Peoria is getting another COVID-19 testing site that opens on Saturday.
The federally funded and state run testing site, which will be drive through and walk up, will be located at the Peoria Civic Center parking lot on Fulton and Monroe.
The director of the Illinois Emergency Management Agency announced the site will be open 7 days a week from 8 a.m. - 4 p.m. testing up to 250 people a day.
"Remember testing is free. You don't need an appointment, you don't need a doctors referral, and insurance is not a requirement." said Alicia Tate-Nadeau, the Director of IEMA
The site will be using a less invasive swab technique.
"We're not using the nasopharyngeal swab , which poke all the way back to your brain practically. These are going to be just the nasal swab. You insert it half way up into the nose you swipe it around 5 five times around each nasal and then you put it back into the container, everything is sterilized and then we send it off to get tested."
This site will be operated by the Illinois National Guard.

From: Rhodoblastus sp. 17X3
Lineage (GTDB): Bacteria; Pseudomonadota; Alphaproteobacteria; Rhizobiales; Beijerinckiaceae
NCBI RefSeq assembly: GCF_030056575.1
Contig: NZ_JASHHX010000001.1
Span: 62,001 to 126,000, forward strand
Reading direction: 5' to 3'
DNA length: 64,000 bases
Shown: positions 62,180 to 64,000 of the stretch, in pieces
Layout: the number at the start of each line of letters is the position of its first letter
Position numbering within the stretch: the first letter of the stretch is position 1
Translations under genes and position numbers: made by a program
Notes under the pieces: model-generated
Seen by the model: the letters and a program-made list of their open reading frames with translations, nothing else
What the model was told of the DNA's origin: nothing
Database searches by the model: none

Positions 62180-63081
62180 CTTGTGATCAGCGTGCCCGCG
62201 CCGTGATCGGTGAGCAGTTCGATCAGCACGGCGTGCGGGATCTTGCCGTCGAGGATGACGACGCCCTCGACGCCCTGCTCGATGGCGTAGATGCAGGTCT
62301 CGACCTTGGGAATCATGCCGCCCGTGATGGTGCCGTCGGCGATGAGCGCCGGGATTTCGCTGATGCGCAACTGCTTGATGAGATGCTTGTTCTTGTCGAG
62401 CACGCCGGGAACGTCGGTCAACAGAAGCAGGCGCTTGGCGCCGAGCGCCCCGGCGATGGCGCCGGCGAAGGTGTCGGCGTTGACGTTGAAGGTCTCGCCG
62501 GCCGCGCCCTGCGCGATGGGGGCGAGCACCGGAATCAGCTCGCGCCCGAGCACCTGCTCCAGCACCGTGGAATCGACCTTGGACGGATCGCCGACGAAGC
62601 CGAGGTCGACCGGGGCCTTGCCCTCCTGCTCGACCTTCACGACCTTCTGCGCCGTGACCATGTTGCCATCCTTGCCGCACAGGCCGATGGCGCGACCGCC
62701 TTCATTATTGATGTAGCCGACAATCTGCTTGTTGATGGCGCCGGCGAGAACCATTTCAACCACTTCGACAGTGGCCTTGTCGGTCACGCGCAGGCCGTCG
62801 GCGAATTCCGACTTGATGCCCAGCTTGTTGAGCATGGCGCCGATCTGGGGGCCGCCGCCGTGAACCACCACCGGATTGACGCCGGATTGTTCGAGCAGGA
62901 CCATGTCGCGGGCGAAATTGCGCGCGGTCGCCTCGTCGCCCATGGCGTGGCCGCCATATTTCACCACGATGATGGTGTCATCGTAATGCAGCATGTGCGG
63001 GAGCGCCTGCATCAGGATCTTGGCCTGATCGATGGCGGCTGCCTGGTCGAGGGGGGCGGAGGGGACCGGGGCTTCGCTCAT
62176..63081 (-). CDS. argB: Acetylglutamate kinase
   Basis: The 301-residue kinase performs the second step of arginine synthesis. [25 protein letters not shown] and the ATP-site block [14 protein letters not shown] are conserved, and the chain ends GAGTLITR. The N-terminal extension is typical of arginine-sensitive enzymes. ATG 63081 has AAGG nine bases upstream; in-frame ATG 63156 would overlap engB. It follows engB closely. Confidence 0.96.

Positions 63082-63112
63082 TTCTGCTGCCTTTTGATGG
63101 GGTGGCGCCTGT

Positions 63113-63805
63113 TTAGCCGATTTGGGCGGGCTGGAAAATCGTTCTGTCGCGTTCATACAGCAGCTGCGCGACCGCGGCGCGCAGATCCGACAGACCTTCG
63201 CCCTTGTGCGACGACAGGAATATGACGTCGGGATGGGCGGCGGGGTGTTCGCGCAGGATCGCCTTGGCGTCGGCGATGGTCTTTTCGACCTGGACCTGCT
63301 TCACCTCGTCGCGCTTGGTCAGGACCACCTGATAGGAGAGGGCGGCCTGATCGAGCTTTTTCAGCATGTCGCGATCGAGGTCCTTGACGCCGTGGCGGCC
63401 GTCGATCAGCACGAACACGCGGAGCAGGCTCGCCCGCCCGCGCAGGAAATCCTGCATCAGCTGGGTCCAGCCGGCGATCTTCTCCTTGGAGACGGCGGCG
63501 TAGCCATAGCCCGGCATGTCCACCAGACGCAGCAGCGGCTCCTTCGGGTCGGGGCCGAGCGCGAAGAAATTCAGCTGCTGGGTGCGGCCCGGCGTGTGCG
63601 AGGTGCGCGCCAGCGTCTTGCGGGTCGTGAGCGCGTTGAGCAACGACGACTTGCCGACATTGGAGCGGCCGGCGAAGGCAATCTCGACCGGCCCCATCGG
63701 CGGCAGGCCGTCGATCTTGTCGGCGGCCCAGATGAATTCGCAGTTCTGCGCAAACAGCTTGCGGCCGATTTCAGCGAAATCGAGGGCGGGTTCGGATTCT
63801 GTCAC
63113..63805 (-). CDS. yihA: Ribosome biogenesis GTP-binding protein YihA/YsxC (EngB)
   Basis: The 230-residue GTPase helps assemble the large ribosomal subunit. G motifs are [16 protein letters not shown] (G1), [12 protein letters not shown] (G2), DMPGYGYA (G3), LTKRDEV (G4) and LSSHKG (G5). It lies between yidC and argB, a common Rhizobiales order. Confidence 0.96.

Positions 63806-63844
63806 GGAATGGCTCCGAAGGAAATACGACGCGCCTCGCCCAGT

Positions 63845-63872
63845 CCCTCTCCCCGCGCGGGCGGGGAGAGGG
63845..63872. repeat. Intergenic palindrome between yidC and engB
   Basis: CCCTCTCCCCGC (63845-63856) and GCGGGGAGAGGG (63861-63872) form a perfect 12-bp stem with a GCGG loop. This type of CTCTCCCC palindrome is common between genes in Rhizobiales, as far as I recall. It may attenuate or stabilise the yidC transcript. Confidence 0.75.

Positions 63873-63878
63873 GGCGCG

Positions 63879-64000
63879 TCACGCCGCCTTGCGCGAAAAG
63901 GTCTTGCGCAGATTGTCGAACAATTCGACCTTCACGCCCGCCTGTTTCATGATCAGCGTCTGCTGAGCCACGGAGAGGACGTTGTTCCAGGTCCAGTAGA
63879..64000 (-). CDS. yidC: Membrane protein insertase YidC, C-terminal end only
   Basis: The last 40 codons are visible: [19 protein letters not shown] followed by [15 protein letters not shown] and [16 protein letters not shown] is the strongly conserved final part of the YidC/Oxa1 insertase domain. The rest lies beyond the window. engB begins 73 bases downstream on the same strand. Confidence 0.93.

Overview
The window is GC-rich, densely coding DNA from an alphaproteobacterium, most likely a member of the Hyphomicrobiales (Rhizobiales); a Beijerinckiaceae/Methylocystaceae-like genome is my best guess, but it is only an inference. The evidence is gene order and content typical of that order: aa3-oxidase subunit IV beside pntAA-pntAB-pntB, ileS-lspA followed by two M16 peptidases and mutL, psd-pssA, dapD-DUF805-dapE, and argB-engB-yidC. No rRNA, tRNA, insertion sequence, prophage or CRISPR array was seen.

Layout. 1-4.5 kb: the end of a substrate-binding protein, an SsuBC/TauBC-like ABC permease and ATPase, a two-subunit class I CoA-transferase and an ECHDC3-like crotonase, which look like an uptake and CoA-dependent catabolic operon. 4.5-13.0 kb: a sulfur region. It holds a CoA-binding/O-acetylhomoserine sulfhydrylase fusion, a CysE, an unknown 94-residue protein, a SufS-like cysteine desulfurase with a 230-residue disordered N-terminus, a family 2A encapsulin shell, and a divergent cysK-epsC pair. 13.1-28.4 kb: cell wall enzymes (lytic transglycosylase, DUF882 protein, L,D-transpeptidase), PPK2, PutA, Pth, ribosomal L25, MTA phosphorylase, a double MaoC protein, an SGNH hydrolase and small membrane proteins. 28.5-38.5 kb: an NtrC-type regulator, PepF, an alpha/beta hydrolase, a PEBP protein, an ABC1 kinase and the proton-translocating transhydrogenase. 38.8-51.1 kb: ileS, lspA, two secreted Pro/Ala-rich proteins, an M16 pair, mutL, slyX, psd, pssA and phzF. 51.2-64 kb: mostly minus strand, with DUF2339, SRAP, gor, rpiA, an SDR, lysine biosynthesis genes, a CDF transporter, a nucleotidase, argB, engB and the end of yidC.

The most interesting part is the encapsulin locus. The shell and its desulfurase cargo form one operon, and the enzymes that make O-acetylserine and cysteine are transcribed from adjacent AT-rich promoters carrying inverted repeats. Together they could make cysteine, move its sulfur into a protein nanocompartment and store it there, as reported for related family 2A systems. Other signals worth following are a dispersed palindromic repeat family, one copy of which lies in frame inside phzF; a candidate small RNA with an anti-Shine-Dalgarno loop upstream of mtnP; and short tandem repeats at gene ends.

"This is our 11th test site that we have stood up. We will have 60 soldiers there, a majority of them have already done this work from the Bloomington area and some other locations, so they know what they're doing." Brig. Gen. Mark Jackson, the Director of the Illinois National Guard Joint Staff
Peoria was picked because of ease of access to all areas of Central Illinois, but good news for McLean County residents, your site will stay.
"We are going to retain capability up there. This fixed site is coming here to Peoria and moving from Bloomington but we are back-filling that with a smaller mobile testing location Bloomington."
To get a test you must have symptoms (Cough, Shortness of breath or difficulty breathing, Fever, Chills, Muscle pain Sore throat, New loss of taste or smell) or meet certain criteria.
The criteria includes having a risk factor, such as contact with someone confirmed to have COVID-19 or a compromised immune system or a serious chronic medical condition.
You can also get a test if you are considered a front line worker which includes.
- Work in a health care facility
- Work in correctional facilities, such as jails or prisons
- Work as a government employee
- Serve as first responders, such as paramedics, emergency medical technicians, law enforcement officers, or firefighters
- Support critical infrastructure, such as workers in grocery stores, pharmacies, restaurants, gas stations, public utilities, factories, childcare and sanitation
The Heartland Health Community Testing sites will still remain operational as well. Their criteria is you just must be 18+.